The ITIL 4 deployment management practice
Here’s how ITIL 4 Foundation Edition describes the purpose of the deployment management practice, “…to move new or changed hardware, software, documentation, processes, or any other component to live environments. It may also be involved in deploying components to other environments for testing or staging.”
While the ITIL release management practice has an overall view and owns communications around releases, the deployment management practice can be considered as the activities to deliver changes to environments. There are a number of deployment techniques available, and the choice depends on the nature of the affected customers, environments, platforms, software, and components:
- Phased delivery, sometimes known as canary releases, where change is rolled out gradually across multiple targets.
- Continuous delivery that leverages DevOps principles such as small batch sizes and high change frequencies, and techniques such as Continuous Integration for automated deployments.
- Big bang deployment, where new components are deployed to all targets simultaneously. It’s sometimes necessary but the risks can be mitigated by using blue-green deployments that keep two live targets running (old and new) and facilitate traffic to one or the other, making for easier back out.
- Pull deployment which allows targets to pull changes “on demand,” such as polling a central system to check for new changes and self-updating as required.
All of these are possible in the cloud. In all cases, a secure central repository that offers features like version history should be used.
There are well-walked cloud paths for the deployment management practice because it has always been a crucial engine for startups to exploit cloud for speed, quality, and cost. However, it can be a problem area when non-cloud organizations start to use cloud because they often want to “lift and shift” their non-cloud deployment management practices onto cloud and can thus miss out on the benefits.
How deployment management works in the cloud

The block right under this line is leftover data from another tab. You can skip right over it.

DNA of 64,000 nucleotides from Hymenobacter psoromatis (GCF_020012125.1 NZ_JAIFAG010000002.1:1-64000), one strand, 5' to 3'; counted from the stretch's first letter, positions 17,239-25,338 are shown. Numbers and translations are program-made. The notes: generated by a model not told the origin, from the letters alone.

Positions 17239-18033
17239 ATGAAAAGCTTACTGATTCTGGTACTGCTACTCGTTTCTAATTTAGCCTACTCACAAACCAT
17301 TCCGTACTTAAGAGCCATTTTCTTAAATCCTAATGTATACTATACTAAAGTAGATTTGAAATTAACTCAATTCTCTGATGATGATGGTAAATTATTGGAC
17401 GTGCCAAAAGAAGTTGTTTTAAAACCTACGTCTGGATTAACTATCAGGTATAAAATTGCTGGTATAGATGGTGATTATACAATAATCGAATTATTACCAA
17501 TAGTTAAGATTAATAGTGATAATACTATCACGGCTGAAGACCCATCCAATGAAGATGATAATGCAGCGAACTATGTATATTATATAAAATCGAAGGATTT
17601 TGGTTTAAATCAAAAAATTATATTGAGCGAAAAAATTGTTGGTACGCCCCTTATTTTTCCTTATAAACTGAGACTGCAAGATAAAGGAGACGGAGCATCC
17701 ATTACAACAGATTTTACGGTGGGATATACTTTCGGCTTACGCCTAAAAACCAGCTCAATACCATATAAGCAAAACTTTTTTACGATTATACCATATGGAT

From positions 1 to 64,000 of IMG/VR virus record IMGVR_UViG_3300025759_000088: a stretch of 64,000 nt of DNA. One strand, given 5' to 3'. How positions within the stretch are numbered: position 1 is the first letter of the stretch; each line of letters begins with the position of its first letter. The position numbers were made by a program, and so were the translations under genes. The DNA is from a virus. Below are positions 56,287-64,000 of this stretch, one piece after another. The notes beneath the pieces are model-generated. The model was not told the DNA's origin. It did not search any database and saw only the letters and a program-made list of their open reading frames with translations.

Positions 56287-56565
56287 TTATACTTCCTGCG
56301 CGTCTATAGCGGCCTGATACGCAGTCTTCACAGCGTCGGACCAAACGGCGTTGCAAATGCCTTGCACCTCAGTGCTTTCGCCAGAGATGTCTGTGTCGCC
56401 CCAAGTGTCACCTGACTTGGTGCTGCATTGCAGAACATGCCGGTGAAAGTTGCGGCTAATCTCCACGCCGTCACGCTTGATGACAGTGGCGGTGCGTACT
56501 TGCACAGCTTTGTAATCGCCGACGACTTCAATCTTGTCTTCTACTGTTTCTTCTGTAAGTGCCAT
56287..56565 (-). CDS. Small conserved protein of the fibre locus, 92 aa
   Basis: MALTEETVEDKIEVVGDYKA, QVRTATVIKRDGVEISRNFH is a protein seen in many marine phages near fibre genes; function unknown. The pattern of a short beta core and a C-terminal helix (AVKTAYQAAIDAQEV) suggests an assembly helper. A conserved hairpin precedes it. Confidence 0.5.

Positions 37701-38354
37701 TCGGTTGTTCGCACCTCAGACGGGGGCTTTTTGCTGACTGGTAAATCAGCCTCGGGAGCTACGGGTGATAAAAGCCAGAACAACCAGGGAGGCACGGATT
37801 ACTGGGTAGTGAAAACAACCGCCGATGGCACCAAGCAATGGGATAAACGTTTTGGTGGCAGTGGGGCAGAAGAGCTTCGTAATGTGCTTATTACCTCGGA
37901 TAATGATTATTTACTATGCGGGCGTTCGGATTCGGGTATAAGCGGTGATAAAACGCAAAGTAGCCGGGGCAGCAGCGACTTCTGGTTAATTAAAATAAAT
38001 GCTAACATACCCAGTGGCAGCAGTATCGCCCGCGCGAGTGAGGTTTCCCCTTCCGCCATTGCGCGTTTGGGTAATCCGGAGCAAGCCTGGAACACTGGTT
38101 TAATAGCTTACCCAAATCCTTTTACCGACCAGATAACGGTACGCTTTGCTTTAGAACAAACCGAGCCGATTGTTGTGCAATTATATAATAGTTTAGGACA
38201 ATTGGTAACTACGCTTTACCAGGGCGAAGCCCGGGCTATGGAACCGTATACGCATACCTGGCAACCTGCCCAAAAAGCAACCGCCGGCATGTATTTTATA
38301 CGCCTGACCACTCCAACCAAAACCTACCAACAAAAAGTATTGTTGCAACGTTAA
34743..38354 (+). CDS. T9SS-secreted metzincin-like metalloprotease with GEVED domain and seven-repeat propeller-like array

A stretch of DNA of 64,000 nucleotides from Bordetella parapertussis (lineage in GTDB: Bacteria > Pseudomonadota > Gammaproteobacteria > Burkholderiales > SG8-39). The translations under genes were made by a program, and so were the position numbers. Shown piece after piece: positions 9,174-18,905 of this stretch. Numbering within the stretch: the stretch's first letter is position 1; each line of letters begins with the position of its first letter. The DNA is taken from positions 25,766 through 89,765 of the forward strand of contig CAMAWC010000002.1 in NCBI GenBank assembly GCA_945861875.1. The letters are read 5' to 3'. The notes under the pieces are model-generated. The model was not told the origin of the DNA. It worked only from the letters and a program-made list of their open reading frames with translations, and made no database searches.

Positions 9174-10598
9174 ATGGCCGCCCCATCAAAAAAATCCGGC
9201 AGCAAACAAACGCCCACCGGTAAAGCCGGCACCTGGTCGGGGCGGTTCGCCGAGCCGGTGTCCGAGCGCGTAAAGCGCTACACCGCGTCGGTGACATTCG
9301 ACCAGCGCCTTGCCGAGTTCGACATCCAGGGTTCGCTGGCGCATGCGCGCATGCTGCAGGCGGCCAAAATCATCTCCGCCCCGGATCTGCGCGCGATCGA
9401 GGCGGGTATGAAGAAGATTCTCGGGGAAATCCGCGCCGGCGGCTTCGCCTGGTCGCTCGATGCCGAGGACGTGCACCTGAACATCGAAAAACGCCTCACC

No cloud discussion is complete without exploring the deployment management practice because the performance of this practice has a direct impact on the business outcomes of using the cloud. As such, cloud service providers offer all the tools and practices to customers that encourage high-performing deployment management.
Modern application development creates competitive differentiation by enabling rapid innovation. When building modern applications on the cloud, there are some accepted “must dos” to achieve success:
- Security across the entire application lifecycle from development to production.
- Decompose and decouple apps into microservices to ease deployment and scale (the cons are complexity and observability).
- Build with serverless technologies (managed databases, event-driven functions).
- Codify applications and infrastructure in the same bundle using infrastructure as code.
- Rapid-release high-quality features with CI/CD.
- Increase observability and feedback through monitoring.
All four of the aforementioned deployment management techniques can be delivered through cloud-native tooling:
- Secure central repository through Github, Bitbucket, or AWS CodeCommit.
- Phased deployment by using cloud structures like virtual private clouds and many cloud accounts to isolate targets and roll out changes. Also, tools like load balancers for canary releases and only letting small amounts of traffic hit new code.
- Continuous delivery with tooling, which are often free like AWS CodeStar, CodePipeline, and more.
- Big bang using blue-green with automated PaaS environments like AWS Beanstalk or CloudFoundry.
These cloud-based practices are normally the province of the application developer and not the IT service manager. This is an opportunity for both success and failure that can be measured using four key metrics:
- Lead time
- Change failure rate
- Change frequency
- Mean Time to Restore.
Cloud dos and don’ts for deployment management
The following dos and don’ts are general guidelines for great deployment management in the cloud:
- Use cloud-native tools, rather than non-cloud tooling. They’re usually free.
- Research the many examples of all deployment approaches/practices in the cloud – the internet is awash with them.
- Just get started – deployment practices don’t have to be planned for months. You can just start with Version Control and build capabilities from there.
- Codify your target environments – also known as Infrastructure as Code – and keep that infrastructure code in the same place as your application code.
- Think deployment management is just the responsibility of application developers – it’s a crucial part of becoming a high-performing organization and impacts customers.
- Separate application from infrastructure code.
- Forget the four key metrics – they’ll tell you how well you’re doing. Or not.
The deployment management practice is the driving force of high-performing organizations and it’s well supported by the cloud. If an ITSM practitioner can be engaged with this practice, collaborate with developers and administrators, and build an effective practice. Over time, it will no doubt be a success story in the organization’s adoption of the cloud.